The Golden Rules on How To Rehearse or Lead A Band
Here are a few golden rules you need to remember when you begin to work with bands, as a vocalist/songwriter.
Rule #1: The lead performer of a song is controlling the direction the band is going in, as far as count-offs, feels, dynamics and endings (it’s not the band who controls the performer!)
In many cases I have seen singers trying to follow the band for cues; such as count-offs, endings and general feels. Sometimes a singer waits until someone cues them to come in again after the solos are over. Sometimes a singer even waits for the band to end the tune; leaving the band members mostly clueless, with their arms flailing in the breeze! It is a big mistake to lose control over a song if it is you who are delivering the message.
All this being said, however; it is a good idea for a lead performer to have a co-leader in the band, such as a keyboardist or guitarist who shares information as the song is going by and can help you cue the band if players are getting lost and not watching the lead player.
My easy way to remember all of this is simply to think of yourself as a painter when delivering a tune. The song is the painting and the players are the paints.
Rule #2: Establish eye contact with the entire band (but especially the drummer and bassist) on count-offs and endings.
Sub rules to Rule #2:
- Always give the name and feel of a tune before the count-off.
- Always count-off a tune by feeling the hook. Use your whole body in some subtle way on the count-off, so the band can really get a feel for what the song is gonna be like to play.
- For count-offs on up-tempo tunes give 2 bars out. For count-offs on slow tunes, give one subdivided bar (one, and, two, and three, and four, and….)
- Make sure the band knows to watch you on dynamics and when you are getting ready to end the tune. Even the most experienced of players need to occasionally be reminded (in a nice way) to watch a lead performer’s cues; especially on the ends of the tunes.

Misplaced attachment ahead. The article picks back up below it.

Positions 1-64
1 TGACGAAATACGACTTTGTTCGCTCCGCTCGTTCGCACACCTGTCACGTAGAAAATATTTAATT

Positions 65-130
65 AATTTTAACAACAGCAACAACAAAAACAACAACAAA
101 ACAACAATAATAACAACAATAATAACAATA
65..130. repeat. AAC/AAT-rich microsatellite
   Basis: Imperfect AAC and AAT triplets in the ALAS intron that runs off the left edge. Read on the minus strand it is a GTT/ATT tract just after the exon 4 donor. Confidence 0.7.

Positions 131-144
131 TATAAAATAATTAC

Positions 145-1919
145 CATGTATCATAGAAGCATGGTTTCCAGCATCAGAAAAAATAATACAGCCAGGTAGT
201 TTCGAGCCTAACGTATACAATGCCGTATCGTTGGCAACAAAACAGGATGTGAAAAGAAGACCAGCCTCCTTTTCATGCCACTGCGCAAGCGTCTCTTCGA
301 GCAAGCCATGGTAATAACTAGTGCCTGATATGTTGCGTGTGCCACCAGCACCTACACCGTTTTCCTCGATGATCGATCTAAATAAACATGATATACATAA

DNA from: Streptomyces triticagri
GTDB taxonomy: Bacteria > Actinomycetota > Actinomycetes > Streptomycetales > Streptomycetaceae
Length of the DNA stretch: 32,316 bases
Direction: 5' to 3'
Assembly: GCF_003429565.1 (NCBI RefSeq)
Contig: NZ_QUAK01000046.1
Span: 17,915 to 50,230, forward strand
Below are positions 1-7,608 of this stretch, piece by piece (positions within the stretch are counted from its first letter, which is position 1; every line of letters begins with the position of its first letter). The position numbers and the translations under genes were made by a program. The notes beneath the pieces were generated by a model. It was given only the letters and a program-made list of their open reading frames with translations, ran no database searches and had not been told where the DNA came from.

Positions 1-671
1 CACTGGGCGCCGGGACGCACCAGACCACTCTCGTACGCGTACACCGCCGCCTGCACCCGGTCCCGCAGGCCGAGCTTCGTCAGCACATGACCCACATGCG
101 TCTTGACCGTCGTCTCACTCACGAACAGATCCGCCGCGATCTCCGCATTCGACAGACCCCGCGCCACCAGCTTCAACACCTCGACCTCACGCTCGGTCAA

- In a first time situation I will only say this to the band once; after handing out my books. I usually say it like: “Great to play with you! We’re gonna have fun. Just to let you know, some of my cues are a little weird, so you’re probably gonna have to watch me; especially on the end of my tunes!”
Rule #3: Though there are exceptions to this rule; the lead performer (whether it is an instrumentalist or a vocalist) is the one who usually picks the tune.
That is because the band plays to enhance the lead performer’s strengths. However, whenever POSSIBLE, it is best to try to pick a tune that the band feels falls into a certain level of comfort for them.
Rule #4: Melody and/or lyrics are important for both band and audience to hear. In most cases if the drummer or guitarist cannot hear the lead instrumentalist or vocalist they are playing too loud.
Often this means the vocalist ends up yelling, instead of singing (very painful!) in order to hear themselves. There are consequences attached to this. If a vocalist is having problems hearing their own voice, they need to make sure they have try yelling instead of singing the song. Yelling damages the delicate vocal folds – it can give one nodes, polyps and other things that permanently damage the throat. Besides, a singer NEVER sounds better yelling than singing.